The IT world is known for its many legends, myths and acronyms. One of the most mentioned terms in the IT industry is “nines” and it is often used to determine standards in reliability. The nines are a way of informing consumers about availability of services. Carrier grade is a standard within the telco world to define performance and reliability. The nines can help consumers to know about probable up-time. On the other hand, we will also be able to determine the probability of failure and the reliability of a product. As a definition, reliability is about whether a system performs correctly and availability is about whether a system is ready for use.
IT equipments manufacturers provide an estimation of products reliability, in form of MTBF and MTTR. Mean Time Between Failure or MBTF is the average time a module will experience failure. Mean Time To Recovery is an estimation of the average time required to repair or recover a module. We should bear in mind that these estimations are provided by manufacturers and we shouldn’t see them as hard and fast standards. Manufacturers may have different quality assurances procedures to ensure that products meet specific standards.
The nines in the industry world are usually defined as the following:
- 1 nine – 90% = Downtime of 36.5 days per year
- 2 nines – 99% = Downtime of 3.65 days per year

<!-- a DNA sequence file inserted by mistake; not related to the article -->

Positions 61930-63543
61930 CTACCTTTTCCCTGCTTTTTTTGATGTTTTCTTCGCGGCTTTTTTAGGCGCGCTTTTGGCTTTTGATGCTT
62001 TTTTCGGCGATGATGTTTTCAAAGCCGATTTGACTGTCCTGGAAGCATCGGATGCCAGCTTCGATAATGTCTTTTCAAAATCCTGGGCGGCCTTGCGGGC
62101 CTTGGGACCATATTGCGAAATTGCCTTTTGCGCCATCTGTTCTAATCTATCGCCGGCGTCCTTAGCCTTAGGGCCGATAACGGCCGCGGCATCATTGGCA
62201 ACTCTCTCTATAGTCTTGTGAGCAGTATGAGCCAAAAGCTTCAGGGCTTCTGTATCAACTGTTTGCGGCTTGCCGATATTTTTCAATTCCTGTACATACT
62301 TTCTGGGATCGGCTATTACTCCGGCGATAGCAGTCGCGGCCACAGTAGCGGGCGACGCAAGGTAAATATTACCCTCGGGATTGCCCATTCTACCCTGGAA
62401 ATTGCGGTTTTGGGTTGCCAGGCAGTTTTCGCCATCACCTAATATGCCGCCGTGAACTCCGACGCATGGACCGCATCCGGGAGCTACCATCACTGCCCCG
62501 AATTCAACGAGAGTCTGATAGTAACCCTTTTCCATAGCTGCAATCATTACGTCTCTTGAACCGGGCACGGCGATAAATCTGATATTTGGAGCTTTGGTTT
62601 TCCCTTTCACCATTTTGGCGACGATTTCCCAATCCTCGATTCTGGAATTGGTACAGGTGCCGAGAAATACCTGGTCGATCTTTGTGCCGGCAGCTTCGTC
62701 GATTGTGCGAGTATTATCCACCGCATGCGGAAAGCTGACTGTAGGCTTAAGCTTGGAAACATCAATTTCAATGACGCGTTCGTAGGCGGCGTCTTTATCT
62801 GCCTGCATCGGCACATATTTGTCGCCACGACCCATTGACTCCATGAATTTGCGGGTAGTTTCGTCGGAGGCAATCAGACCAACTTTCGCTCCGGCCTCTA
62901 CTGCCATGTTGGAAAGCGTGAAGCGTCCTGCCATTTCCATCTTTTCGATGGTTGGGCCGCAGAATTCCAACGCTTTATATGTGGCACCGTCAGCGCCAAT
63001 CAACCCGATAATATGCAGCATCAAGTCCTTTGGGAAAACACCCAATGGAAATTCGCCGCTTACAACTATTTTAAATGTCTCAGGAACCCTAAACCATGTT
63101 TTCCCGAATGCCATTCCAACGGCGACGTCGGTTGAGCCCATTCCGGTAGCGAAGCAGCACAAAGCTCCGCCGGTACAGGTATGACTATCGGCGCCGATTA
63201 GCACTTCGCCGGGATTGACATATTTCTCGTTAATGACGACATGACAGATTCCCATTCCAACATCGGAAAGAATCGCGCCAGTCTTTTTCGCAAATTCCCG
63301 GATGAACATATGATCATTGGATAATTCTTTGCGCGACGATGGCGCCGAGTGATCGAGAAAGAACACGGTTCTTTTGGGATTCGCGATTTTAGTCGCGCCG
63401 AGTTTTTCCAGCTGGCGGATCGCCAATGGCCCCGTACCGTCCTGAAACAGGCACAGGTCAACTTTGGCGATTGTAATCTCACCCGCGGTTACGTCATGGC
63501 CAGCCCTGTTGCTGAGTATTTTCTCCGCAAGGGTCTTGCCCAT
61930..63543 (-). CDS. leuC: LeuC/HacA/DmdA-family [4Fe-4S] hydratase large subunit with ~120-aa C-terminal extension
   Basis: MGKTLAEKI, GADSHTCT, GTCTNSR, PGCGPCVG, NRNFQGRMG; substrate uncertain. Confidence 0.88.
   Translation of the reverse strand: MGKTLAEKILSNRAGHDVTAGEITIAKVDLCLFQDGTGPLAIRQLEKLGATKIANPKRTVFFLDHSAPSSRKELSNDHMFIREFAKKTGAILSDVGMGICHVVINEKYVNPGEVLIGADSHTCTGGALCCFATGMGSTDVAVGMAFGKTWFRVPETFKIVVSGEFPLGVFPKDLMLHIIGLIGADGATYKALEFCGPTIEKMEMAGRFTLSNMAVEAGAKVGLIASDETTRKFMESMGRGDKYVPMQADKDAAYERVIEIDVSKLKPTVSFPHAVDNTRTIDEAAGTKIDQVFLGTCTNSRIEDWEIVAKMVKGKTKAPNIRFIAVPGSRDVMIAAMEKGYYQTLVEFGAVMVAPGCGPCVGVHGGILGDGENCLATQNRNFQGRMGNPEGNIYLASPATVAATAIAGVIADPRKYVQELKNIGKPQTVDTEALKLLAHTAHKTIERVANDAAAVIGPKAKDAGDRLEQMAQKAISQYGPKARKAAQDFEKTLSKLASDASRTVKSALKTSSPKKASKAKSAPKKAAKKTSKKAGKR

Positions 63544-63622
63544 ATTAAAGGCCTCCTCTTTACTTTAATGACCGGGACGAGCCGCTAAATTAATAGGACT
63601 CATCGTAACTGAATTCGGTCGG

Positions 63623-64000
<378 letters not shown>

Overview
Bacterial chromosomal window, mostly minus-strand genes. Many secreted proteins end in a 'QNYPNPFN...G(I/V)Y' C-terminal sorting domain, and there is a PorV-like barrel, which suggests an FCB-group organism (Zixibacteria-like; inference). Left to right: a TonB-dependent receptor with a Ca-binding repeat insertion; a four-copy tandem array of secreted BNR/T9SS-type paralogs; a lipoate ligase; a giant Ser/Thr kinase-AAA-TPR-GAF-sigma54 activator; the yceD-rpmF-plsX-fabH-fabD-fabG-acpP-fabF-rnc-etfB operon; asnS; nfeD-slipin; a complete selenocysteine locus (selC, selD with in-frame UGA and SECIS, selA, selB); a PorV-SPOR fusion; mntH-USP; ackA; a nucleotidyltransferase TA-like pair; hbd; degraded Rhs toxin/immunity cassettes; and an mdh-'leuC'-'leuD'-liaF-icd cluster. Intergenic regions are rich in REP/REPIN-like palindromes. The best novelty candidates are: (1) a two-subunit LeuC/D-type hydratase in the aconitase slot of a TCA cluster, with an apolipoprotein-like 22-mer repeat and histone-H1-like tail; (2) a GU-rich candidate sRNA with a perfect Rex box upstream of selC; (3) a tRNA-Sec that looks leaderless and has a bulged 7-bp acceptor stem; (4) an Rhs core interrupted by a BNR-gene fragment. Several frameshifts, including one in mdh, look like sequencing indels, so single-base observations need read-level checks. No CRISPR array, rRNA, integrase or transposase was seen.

- 3 nines – 99.9% = Downtime of 8.76 hours per year
- 4 nines – 99.99% = downtime of 52 minutes per year
- 5 nines- 99.999% = downtime of 5 minutes per year
- 6 nines – 99.9999% = downtime of 31 seconds per year
As we can see, nines are typically units of percentage that defines the availability of a module or service.
These days, telco networks and data centers are required to stay operations 24 x 7 x365. The market and customers expect to obtain this level of availability. Integrators and manufacturers need to make sure they can offer acceptable levels of availability and reliability to meet the demands. Manufacturers always strive to create modules and resources with the highest standard of availability. In doing this, manufacturers need to have boundaries, targets, measures and guides to work to, so these “nines” fit the objectives quite well.
In reality, the availability of cloud services doesn’t increase the availability requirements per se. It also doesn’t reinforce the pressure exerted towards manufacturers and service providers to ensure reliability. The SLA (Service Level Agreement) of Amazon EC2 specifies the 99.95% of availability over the trailing 365 days period. It means, Amazon could suffer about 1 hour of outage per year spread over a few days and it still complies with the standards mentioned in the SLA.
This may not be a problem for individual who rarely purchases products from Amazon, but because the company serves millions of consumers; this level of outage could affect many people. Web server and cloud clients should also consider whether providers have provided them with enough nines. The “2-nine” reliability standard could sound like a good thing, but it is a bad thing if our website goes down for a total of nearly 4 days each year.